Bluff town set for public hearing for 9,500 acre disconnect

by David Boyle
News Director
Members of the Bluff Town Council set a public hearing for August 15 regarding a petition to disconnect 9,500 acres from the Town of Bluff at their latest meeting.
While much of the proposed 9,500 acre disconnect is made up of public lands, the request is a continuation of disagreement between the Town of Bluff and private property owners outside the developed portion of the town who seek to withdraw from the incorporated boundaries.
In two previous public hearings, community members opposed to the withdrawal of private lands from the town boundaries expressed concern about eventual uncontrolled development surrounding the small town.
Meanwhile, a representative of two private property owners argued that there is no need to be in the municipal boundaries as there is no development on the land and no services provided by the town that can’t be provided by the county.
In 2018, shortly after the Town of Bluff was incorporated, the town received a petition to disconnect nearly 400 acres of private land located at the edge of the boundaries of the town along Comb Ridge.
The request came through representation by Salt Lake City attorney Bruce Baird.
The letter laid out the reasoning for the request and included verbiage warning the town that failure to comply with the request could result in costly litigation.
While over a dozen residents came out for a public hearing on the matter, the disconnect was approved by the council. The approved ordinance noted the council opposition to the decision.
In July of 2022, the Town of Bluff received a letter from Baird representing Judy Lyman, owner of an undeveloped 640-acre parcel of land on the Bluff Bench located in the northwest portion of the town boundaries.
The letter argued that the property does not receive municipal services from the Town of Bluff and noted that the proposed disconnection would not impact the feasibility of the town, noting minuscule property taxes ($124 in 2022, with much of that levied by the school district and county).
The letter argues it would not create an island, noting the property is surrounded by School and Institutional Trust Lands Administration (SITLA) property.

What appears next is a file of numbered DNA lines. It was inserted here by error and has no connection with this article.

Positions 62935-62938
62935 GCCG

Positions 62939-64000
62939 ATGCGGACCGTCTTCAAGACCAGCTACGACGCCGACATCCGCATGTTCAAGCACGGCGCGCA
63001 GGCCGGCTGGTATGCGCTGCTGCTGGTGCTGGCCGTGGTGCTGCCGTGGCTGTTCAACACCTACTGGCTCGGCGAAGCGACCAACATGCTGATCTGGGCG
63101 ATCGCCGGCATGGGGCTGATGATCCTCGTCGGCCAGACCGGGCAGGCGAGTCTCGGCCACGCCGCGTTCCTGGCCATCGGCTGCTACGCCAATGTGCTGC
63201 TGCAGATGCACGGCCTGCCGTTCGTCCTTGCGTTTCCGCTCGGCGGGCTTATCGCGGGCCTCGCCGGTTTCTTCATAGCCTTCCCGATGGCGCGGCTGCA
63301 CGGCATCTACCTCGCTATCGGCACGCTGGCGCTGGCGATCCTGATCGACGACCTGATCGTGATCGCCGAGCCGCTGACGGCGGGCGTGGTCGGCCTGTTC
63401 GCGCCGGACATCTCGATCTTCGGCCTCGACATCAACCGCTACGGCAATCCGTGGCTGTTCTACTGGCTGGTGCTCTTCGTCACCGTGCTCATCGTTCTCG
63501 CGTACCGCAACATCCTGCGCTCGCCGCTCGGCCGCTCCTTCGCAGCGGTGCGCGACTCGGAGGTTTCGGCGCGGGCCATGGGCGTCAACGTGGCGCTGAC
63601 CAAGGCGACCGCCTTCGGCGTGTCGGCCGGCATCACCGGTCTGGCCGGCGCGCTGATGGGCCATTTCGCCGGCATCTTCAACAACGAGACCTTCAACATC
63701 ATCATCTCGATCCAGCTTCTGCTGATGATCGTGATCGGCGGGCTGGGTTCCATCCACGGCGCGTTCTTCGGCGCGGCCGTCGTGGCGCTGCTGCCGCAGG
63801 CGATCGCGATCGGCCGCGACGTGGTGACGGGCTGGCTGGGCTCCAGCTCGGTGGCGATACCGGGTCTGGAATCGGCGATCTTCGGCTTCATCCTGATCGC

In December 2022, a public hearing was held for the disconnect with members of the public and representatives of the land owner weighing in on the issue.
At the January 10 meeting of the Bluff Town Council, members of the council voted unanimously to deny the petition to disconnect the land.
The council noted 11 findings with its resolution to not disconnect, including that the town provides fire and law enforcement services, that the town believes the disconnection could make it more difficult for the Bluff Bench to develop, and that the disconnection would create an island of disconnected property surrounded by connected property.
Following the council decision, another petition has come from the owners of the same property, now Eric and Ida Acton. The latest request to disconnect submitted by Baird however includes an additional 8,860 acres. Located to the north and west of Bluff’s currently developed areas.
Most of that property in the 9,500-acre area is owned by SITLA, who has communicated to the town that they are on board with the petition to disconnect. 
The town did discover that the map included the St. Christopher’s Mission property owned by the Episcopal Church of Navajoland.
In a recent town meeting, Bluff Mayor Ann Leppanen reported that the church reported they did not consent to be included in the disconnect. Leppanen also shared the town is contacting the Bureau of Land Management regarding their participation in the disconnect.

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